Palm prints help identify mountain bike theft suspect
The importance of fingerprints as evidence in criminal investigations is well established. They have been used for more than a century as evidence in court cases.
But in recent years, the use of palm prints to hone in on a suspect has become more common.
Last month, Medford police were investigating the theft of two mountain bicycles worth a total of more than $19,000 from the back of a truck in the 800 block of Nadia Way.
The vehicle has a canopy with side windows that open. Police were able to collect a latent palm print from the truck canopy.
After police said they received information from an anonymous source, MPD forensic technician Keith Ostrander, who also obtained the palm print, was able to determine it had been made by Bruce Eddie Franklin Jr., of the 2000 block of Delta Waters Road.
Franklin was charged with aggravated theft, a felony, and unlawful entry into a motor vehicle, a misdemeanor. That case is making its way through Jackson County Circuit Court.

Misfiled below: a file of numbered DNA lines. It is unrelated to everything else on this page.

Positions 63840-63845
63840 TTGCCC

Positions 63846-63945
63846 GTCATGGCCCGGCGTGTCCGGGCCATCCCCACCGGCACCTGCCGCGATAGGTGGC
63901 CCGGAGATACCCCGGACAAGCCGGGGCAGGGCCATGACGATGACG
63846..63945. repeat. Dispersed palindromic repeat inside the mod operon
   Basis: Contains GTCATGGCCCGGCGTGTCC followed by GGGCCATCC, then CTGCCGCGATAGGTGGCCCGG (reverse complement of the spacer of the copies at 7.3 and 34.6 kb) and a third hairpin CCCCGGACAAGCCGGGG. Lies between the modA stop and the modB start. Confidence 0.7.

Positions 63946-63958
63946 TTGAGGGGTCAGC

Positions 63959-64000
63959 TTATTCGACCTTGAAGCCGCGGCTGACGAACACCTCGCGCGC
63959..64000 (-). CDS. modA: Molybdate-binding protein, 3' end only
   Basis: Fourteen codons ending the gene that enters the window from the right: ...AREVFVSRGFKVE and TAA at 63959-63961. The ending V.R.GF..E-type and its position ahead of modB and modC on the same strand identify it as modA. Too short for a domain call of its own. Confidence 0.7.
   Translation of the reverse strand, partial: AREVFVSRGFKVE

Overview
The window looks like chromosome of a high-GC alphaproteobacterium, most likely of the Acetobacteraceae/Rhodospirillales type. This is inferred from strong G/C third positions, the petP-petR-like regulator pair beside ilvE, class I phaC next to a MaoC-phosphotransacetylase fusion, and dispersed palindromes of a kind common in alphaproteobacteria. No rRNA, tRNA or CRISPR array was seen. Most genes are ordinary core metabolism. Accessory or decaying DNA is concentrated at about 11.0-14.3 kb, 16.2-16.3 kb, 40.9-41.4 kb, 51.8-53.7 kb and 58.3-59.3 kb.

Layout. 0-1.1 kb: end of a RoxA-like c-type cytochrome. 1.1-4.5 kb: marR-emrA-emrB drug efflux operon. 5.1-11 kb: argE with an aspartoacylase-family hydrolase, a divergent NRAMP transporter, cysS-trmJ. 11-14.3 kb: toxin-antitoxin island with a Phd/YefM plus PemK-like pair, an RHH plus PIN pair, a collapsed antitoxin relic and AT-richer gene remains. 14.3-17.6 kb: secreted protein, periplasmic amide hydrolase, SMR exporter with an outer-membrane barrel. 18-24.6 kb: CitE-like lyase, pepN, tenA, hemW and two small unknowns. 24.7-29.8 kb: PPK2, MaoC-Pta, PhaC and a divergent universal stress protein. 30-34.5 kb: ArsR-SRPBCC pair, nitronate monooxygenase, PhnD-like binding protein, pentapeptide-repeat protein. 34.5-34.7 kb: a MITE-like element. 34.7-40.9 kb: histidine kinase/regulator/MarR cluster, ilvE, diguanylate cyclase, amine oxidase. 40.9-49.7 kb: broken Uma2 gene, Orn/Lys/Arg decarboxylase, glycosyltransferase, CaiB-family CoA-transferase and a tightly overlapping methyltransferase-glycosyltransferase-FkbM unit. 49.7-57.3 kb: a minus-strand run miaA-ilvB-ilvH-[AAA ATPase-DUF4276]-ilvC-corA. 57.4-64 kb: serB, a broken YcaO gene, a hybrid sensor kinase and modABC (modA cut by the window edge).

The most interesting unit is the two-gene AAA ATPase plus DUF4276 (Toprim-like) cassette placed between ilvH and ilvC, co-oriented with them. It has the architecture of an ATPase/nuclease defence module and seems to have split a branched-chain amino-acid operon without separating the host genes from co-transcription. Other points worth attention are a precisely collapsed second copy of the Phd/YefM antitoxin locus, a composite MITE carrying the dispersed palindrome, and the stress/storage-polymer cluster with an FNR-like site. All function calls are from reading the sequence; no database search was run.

Ostrander described the movement toward more use of palm prints in evidence gathering as “gradual.”
“They are pretty common from my viewpoint,” he said. “It has always been an option.”
Ostrander and Jackson County Sheriff’s Capt. Josh Aldrich said taking palm prints is routine at crime scenes where there was some type of theft or burglary involved and when there’s a need to identify a suspect.
Aldrich said palm prints aren’t done when an incident doesn’t lend itself to that crime scene investigation.
While there are national and local palm print databases, palm prints aren’t required to be collected and stored in Oregon, he said.
Oregon House Bill 2133 would have required law enforcement agencies to collect fingerprints, palm prints and identifying data for persons arrested for felonies or misdemeanors, but the bill didn’t make it through this year’s legislative session, which ended in June.
The FBI’s National Palm Print System has more than 50 million images since it was established in 2013. Last month, it was announced that the FBI’s Next Generation Identification system will add palm prints.
There are three types of prints. Patent prints are visible and made when someone touches hard surfaces with skin coated by such things as dirt, blood, ink and paint. Special powders, chemicals or lights are required to see latent prints. Both are left on hard surfaces.
Plastic prints are three-dimensional and left on soft surfaces, according to Forensic Science Simplified.
Reach reporter Terri Harber at email@example.com or 541-776-4468.